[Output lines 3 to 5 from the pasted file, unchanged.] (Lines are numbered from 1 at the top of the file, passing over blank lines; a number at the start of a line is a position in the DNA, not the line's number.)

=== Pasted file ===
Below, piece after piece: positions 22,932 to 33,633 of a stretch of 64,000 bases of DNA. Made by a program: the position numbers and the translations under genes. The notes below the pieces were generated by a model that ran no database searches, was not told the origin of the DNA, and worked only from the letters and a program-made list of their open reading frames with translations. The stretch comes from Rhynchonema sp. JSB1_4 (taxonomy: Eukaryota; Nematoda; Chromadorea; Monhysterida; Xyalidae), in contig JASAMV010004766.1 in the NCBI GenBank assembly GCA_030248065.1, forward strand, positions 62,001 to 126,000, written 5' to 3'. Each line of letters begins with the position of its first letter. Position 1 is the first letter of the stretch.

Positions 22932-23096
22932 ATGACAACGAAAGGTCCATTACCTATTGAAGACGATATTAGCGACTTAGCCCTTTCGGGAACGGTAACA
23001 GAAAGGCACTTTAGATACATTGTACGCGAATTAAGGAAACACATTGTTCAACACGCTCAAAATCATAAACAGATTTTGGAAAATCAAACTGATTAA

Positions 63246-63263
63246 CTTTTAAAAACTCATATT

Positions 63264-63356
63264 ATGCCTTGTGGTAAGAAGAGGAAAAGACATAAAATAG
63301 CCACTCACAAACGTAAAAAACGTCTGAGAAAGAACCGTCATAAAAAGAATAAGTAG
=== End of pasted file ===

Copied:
22932 ATGACAACGAAAGGTCCATTACCTATTGAAGACGATATTAGCGACTTAGCCCTTTCGGGAACGGTAACA
23001 GAAAGGCACTTTAGATACATTGTACGCGAATTAAGGAAACACATTGTTCAACACGCTCAAAATCATAAACAGATTTTGGAAAATCAAACTGATTAA

Positions 63246-63263